The Best eCommerce Merchant Services & 4 Essential Features For An eCommerce Merchant Account
The ability to buy and sell on the internet has only been available for only a few decades. In that time, however, the eCommerce industry has expanded dramatically, disrupting traditional retail industries and opening up a new world of opportunity for both merchants and consumers alike. Consumers are no longer limited to buying only things that are available in their local areas. Merchants, on the other hand, can expand their customer base from just the people living nearby to practically the entire planet.
Whether you’re looking to start an eCommerce-only business or add an online presence to your existing retail operation, there are several things you’re going to need before you can ring up your first sale. Obviously, the most important thing you’ll need right away is a means for your customers to pay for their purchases. Unlike retail merchants, who can always accept cash or paper checks, you probably need to be able to accept credit and debit cards (or failing that, ACH or digital wallet payments). Traditionally, the only way to accept these types of payments was through a merchant account, which is simply an account that processes your customers’ payments and transfers the funds to you, the merchant.
Today, however, you also have the choice of using a payment service provider (PSP), which performs the same basic functions as a merchant account but doesn’t come with a bewildering assortment of fees and complicated processing rates.
In this article, we’ll briefly discuss the services you’ll need to launch an eCommerce business, including online shopping carts, payment gateways, and shipping services (for sellers of physical goods). Then, we’ll discuss merchant accounts in-depth, including the features you’ll want to look for and how much you can expect to pay for them. We’ll also recommend several of our highest-rated providers that are ideal for a web-based business.
Read more below to learn why we chose these options.
Table of Contents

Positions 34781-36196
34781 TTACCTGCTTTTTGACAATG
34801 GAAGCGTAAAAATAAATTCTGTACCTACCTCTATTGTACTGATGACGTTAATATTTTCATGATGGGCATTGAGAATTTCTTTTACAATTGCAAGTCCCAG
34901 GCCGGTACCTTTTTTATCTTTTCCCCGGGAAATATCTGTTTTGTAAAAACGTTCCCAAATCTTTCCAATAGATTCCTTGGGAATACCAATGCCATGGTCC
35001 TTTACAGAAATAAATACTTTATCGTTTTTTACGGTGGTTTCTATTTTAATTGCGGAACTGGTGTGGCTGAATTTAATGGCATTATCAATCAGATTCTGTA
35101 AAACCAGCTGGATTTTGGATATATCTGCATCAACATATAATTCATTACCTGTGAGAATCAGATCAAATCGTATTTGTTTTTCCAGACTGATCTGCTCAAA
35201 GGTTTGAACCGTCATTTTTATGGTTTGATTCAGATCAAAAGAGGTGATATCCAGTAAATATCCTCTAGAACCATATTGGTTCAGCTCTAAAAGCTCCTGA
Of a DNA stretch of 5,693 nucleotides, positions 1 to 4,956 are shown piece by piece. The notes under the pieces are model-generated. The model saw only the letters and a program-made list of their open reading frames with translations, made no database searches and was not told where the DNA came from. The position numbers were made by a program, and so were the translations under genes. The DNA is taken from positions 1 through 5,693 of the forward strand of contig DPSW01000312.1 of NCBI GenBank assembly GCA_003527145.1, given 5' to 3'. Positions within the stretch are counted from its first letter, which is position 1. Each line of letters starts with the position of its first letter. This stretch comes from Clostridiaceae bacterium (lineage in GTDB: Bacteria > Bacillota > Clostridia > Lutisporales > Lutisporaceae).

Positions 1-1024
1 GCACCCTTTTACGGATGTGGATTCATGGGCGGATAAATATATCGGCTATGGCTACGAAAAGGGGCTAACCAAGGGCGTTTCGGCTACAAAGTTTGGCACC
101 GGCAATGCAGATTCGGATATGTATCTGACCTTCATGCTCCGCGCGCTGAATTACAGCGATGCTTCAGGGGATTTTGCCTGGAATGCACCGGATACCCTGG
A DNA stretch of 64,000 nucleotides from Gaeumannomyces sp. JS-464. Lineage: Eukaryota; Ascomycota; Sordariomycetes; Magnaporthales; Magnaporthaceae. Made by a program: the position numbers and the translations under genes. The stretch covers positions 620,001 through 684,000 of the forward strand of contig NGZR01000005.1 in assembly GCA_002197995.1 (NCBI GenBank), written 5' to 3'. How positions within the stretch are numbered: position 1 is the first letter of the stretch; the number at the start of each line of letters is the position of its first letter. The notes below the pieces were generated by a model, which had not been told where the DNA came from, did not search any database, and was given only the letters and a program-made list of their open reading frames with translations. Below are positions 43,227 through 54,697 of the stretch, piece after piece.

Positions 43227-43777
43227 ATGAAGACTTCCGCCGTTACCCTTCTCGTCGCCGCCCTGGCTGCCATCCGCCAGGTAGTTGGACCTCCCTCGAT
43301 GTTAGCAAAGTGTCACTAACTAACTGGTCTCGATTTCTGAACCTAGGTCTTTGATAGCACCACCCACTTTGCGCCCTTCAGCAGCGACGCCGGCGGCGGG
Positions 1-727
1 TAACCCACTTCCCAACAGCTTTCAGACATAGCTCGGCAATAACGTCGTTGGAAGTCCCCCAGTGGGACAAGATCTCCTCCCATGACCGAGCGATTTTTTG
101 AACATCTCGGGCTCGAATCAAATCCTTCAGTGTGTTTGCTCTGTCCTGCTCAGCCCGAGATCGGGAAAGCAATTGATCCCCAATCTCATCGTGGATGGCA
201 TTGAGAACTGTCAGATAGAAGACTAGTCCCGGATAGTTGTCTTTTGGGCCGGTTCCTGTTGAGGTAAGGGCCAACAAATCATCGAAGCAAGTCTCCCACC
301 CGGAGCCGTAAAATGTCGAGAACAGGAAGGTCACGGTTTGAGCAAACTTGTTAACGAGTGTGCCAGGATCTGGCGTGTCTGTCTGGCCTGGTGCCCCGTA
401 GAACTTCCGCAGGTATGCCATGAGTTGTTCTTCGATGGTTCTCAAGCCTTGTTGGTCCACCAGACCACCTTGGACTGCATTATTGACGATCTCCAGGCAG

- What Is An eCommerce Merchant Account?
- The 4 Best Ecommerce Merchant Services For Online Businesses
- 4 Must-Haves For Any Commerce Merchant Account
- How To Choose The Right eCommerce Merchant Services For You
- Common Questions About eCommerce Merchant Accounts
- Get Started With eCommerce Merchant Services
- In Summary: The 4 Best Ecommerce Merchant Services For Online Businesses
What Is An eCommerce Merchant Account?
An eCommerce merchant account isn’t a special kind of account, rather, it’s a merchant account that’s part of a set of services that allow you to take eCommerce transactions.
The term “eCommerce merchant” is a fairly common one, used broadly to refer to any type of business that sells goods or services online. This might include any of the following:
- Traditional retailers with an online focus (clothing, shoes, accessories, etc.)
- Artists, artisans, and crafters with handmade or limited-run goods
- Subscription box businesses
- Digital creators (musicians, actors, & other content creators)
- Software-as-a-Services (SaaS) providers
The key point is that these businesses sell primarily, if not exclusively, via the internet. And as such, their needs for payment processsing are more specialized.
“eCommerce merchant services” can generally mean any payment processor that offers the ability to accept payments online.
However, most eCommerce merchants will be better off looking at services that offer more toolsets and services that are optimized for online sales. It’s important to understand that “merchant services” is an umbrella term that encompasses payment processing, reporting, business software, and sometimes even merchant cash advances. Not all payment processors or merchant services providers offer true merchant accounts — some instead fall under the category of “payment service provider” (PSP) or “third party payment processor.” For the purposes of this article, we’re talking about both traditional merchant accounts and third-party processors that can accommodate eCommerce.